Chromosomal microarray has considerably improved our ability to identify or dismiss genetic conditions in the unborn child. However, this detailed analysis also reveals copy number variants (CNVs) of unknown or uncertain significance, in which the specific child's prognosis can be difficult to predict. Little is known about the longer-term impacts of receiving an uncertain prenatal CNV result. Our qualitative study explored how such a result was perceived and managed in everyday life, 2 years after it was received.
From an original sample of 16 couples, nine women participated in a semi-structured follow-up phone interview. Transcripts were analyzed using thematic analysis. The results show that these women did not perceive the CNV result to be a part of their everyday lives. They managed the CNV result by focusing on the child's positive development, by not sharing the CNV information in wider social networks, and by emphasizing parental values such as taking life as it comes, welcoming human variation, and accepting that dealing with a child's struggles is an inherent part of parenthood.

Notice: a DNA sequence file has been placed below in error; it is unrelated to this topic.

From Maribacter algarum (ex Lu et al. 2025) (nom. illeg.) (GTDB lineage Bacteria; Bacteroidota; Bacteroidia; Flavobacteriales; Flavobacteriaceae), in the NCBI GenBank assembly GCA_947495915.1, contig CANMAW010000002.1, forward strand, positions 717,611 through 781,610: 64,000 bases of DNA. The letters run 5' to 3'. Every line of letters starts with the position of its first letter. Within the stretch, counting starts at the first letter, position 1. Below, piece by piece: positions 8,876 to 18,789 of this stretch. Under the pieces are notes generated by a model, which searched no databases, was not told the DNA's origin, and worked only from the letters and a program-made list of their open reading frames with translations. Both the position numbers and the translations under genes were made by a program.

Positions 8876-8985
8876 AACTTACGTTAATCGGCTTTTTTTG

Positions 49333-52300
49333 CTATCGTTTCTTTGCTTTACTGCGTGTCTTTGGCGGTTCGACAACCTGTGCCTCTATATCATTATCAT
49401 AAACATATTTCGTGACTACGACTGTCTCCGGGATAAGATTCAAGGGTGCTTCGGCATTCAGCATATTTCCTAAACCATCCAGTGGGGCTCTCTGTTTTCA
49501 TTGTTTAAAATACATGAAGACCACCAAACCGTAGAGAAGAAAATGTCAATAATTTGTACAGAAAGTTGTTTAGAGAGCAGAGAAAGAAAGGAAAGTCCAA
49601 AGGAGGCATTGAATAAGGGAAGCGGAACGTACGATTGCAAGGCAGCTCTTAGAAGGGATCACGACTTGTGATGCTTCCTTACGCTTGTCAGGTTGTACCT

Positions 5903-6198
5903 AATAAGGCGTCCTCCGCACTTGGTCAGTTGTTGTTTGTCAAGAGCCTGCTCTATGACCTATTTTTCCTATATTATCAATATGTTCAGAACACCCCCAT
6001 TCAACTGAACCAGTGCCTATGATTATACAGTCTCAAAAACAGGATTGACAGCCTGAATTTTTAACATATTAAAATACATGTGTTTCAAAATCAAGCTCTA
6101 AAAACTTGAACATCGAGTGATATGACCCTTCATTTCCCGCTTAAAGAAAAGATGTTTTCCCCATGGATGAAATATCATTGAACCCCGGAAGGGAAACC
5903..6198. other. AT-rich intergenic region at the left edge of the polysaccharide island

Overall, the women expressed a positive attitude toward prenatal genetic information about serious disorders but considered 'their' CNV to be close to normal; several women suggested that such findings should not be reported. However, they also recognized the difficulties in making such decisions, given variable penetrance and that couples' definitions of 'serious' could vary significantly. The diagnostic process during pregnancy was remembered as being highly stressful, and many expressed a need for more control in a future pregnancy.
Our study provides insight into how mothers reconfigure CNV results to fit their values and everyday lives. When delivering uncertain CNV results in a prenatal setting, genetics healthcare providers should present and discuss long-term coping strategies with expecting parents.